Since the collapse of Lehman Brothers in the autumn of 2008, over half of equity-release providers have suspended activity or withdrawn completely. Retirement Plus is no exception, having suspended new business last spring, and is now limiting itself to the odd further advance.
While equity-release provision has arguably been more robust than other forms of lending, especially sub-prime and second-charge lending, the paucity of active participants does restrict consumer choice. The recent loss of Stonehaven’s suite of products is an example of this.
Funding equity-release provision is not a straight-forward matter as the term is long and uncertain, payment comes at the end and, perhaps more critically, it calls for a mixture of equity and funding risk.
Both lifetime mortgages and reversions take an equity risk on house prices. This is obvious in the case of reversions but is also true of lifetime mortgages through the no negative equity guarantee.
With the concerns over the housing market throughout 2009, equity to assume this risk has been scarce. In addition, the margin that banks and consumers have demanded for long-dated loans has increased sub-stantially, so achieving a profitable product to meet the needs of the equity provider has been well nigh impossible.
The only exception to this has been a few lifetime mortgage providers who fund through their annuity books but even here the equity risk has been reduced by lowering loan to value ratios.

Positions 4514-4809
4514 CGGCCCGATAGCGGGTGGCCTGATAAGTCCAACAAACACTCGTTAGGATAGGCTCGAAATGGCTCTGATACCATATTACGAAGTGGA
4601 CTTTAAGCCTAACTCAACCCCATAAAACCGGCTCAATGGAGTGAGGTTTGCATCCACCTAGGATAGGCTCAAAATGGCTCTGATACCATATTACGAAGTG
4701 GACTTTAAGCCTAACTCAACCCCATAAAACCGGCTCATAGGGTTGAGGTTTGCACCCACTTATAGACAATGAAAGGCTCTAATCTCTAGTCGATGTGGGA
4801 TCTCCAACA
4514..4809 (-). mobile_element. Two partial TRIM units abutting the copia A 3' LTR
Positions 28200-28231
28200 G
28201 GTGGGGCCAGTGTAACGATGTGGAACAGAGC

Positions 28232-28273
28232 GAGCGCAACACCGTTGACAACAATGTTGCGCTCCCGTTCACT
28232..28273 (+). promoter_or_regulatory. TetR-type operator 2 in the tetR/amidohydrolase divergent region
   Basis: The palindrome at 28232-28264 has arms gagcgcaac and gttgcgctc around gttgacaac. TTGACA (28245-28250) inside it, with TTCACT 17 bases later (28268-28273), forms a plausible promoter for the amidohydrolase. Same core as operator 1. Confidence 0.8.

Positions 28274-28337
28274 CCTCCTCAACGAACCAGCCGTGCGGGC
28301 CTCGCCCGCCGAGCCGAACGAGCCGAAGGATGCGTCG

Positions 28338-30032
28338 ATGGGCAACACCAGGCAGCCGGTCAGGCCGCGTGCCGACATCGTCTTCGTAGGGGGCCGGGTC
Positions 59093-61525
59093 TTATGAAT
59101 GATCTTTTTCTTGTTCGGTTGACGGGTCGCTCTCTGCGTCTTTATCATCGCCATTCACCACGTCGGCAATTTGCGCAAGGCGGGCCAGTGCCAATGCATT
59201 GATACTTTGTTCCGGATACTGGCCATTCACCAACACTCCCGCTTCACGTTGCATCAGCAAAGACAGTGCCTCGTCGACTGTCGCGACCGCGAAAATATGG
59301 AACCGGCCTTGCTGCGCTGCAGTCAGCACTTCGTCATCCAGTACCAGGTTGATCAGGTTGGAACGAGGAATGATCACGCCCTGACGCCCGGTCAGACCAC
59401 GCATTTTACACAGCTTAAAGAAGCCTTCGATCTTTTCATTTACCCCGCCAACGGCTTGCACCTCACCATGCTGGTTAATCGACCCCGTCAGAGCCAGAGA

Funding equity release is not straightforward as the term is long and uncertain, payment comes at the end and it calls for a mixture of equity and funding risk
However, as 2010 pro-ceeds, there is some light at the end of the tunnel and perhaps we can envisage the return of the now dormant providers.
The attitude towards housing risk has changed. Yes, the market is fragile and all the normal caveats remain but investors are out there and are willing to look at supporting equity-release provision.
That by itself is not sufficient to allow the market to arise phoenix-like as the long-term funding of the product remains difficult but there are positive signs that surprisingly have come out of past failure.
There are the first tentative steps of a secondary market in lifetime mortgages originated by dormant product providers – it will take a while for the first deals to become public but the ability to buy and sell portfolios will give funding banks more confidence and lead to lower margins.
This in turn will lead to greater competition and new entrants.
But there is one prob-lem on the horizon. The EU Solvency II regime for life companies is due to change shortly.
I am sure the existing major players in equity release will have taken this into account but as the proposed purchasers of lifetime mortgages in the secondary market are small life companies, one has to be concerned about future expansion of trading activities.
Maybe I am an eternal optimist but I see 2010 as a successful year for provi-ders of equity release, if not for the market as a whole, where I am more sanguine. Funding equity-release is not straightforward as the term is long and uncer-tain, payment comes at the end and it calls for a mixture of equity and funding risk